THE SACRAMENT OF RECONCILIATION THROUGH THE LENS OF THE APPARITION AT LA SALETTE
Reflection by Isabel M. Dion
La Salette Lay Associate
Our Lady of Hope Province
La Salette Lay Associate
Our Lady of Hope Province
When our Lady appeared to two illiterate and very poor children on the mountain of a little village called La Salette, [September 19, 1846] one of her messages was that "during Lent, people go to the meat market like dogs.” Those were very tough words. Our Lady was using
an expression that Mark and Matthew use in their gospels. Remember the woman, a Greek, Syrophoenician by birth, whose daughter was possessed by an unclean spirit?
Jesus was in Greek territory when the woman approached and begged Jesus to heal her daughter. Jesus’ response was to feed the children first before giving the bread to the dogs. For the Greeks, a dog was a symbol of dishonor and was used to describe a person who was daring and shameless. Our Lady of La Salette used the same word to jolt us - to call the attention of those who do not honor the value of Lent as a time of abstaining from the desires of the flesh which only satisfies itself. It is a kind of self-centeredness - a navel gazing attitude. She calls her people to turn away from such an attitude and to direct themselves to her Son—her Son who gave All that he was for the salvation of humanity.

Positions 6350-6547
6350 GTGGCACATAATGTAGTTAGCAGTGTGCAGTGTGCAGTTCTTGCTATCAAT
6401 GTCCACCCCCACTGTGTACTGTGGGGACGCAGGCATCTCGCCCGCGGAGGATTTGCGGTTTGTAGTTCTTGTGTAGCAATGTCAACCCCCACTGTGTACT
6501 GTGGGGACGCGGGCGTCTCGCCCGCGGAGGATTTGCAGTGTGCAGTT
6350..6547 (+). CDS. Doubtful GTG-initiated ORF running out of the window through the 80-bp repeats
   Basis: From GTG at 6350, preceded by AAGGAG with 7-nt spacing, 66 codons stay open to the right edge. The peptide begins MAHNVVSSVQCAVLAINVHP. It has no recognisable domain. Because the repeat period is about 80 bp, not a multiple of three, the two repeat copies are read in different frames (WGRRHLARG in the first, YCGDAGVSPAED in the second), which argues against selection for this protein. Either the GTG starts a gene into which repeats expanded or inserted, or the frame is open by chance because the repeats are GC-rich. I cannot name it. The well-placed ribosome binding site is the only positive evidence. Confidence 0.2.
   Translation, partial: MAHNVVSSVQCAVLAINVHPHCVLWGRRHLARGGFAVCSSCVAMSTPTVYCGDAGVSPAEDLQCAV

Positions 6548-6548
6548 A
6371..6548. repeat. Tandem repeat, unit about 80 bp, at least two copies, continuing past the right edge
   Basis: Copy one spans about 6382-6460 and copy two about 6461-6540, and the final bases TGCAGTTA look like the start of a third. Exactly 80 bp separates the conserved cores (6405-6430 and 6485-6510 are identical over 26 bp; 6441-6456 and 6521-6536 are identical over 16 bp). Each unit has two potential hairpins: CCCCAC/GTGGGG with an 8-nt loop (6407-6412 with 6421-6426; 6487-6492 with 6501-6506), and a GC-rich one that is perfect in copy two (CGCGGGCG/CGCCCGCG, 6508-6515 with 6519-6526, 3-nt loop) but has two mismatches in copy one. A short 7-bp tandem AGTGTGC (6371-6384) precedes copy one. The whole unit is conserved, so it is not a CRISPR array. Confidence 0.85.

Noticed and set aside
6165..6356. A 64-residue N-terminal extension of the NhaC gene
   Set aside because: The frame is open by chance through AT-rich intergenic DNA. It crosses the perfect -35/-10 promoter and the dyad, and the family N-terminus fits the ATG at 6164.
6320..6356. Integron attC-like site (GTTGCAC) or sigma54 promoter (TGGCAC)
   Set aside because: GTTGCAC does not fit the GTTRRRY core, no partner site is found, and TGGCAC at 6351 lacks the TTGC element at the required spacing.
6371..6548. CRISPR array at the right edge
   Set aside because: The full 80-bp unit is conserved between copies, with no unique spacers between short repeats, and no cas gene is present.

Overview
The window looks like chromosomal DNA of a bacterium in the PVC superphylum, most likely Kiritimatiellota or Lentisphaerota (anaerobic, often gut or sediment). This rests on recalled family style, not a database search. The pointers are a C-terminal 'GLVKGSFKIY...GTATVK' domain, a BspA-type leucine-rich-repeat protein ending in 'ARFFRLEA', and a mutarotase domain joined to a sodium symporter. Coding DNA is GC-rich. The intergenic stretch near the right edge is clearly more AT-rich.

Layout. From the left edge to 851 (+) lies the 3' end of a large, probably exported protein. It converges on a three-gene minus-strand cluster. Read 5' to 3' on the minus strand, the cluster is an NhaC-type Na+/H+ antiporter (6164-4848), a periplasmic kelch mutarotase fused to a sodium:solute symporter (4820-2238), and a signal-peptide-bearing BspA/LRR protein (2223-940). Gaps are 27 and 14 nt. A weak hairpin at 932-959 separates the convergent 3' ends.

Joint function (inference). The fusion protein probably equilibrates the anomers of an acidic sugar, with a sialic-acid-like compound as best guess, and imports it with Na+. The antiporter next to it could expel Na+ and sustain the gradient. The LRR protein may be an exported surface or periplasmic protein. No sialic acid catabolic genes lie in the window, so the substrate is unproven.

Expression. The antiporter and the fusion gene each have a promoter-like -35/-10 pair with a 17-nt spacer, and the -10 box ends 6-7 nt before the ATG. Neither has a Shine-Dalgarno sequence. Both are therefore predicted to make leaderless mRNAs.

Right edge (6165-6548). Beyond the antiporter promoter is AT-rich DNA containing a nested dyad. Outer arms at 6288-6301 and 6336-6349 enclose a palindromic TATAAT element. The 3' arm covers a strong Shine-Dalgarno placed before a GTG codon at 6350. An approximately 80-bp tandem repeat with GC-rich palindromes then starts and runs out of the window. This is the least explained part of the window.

Our Lady of La Salette speaks for Jesus, her Son
In her message to the children at La Salette the Blessed Virgin Mary, mentioned “My Son” six
times. Again she wants her people—us— to pay attention to her Son. Hence, Our Lady of La
Salette wants us to remember that Lent is a call to CONVERSION that leads to the journey of Reconciliation.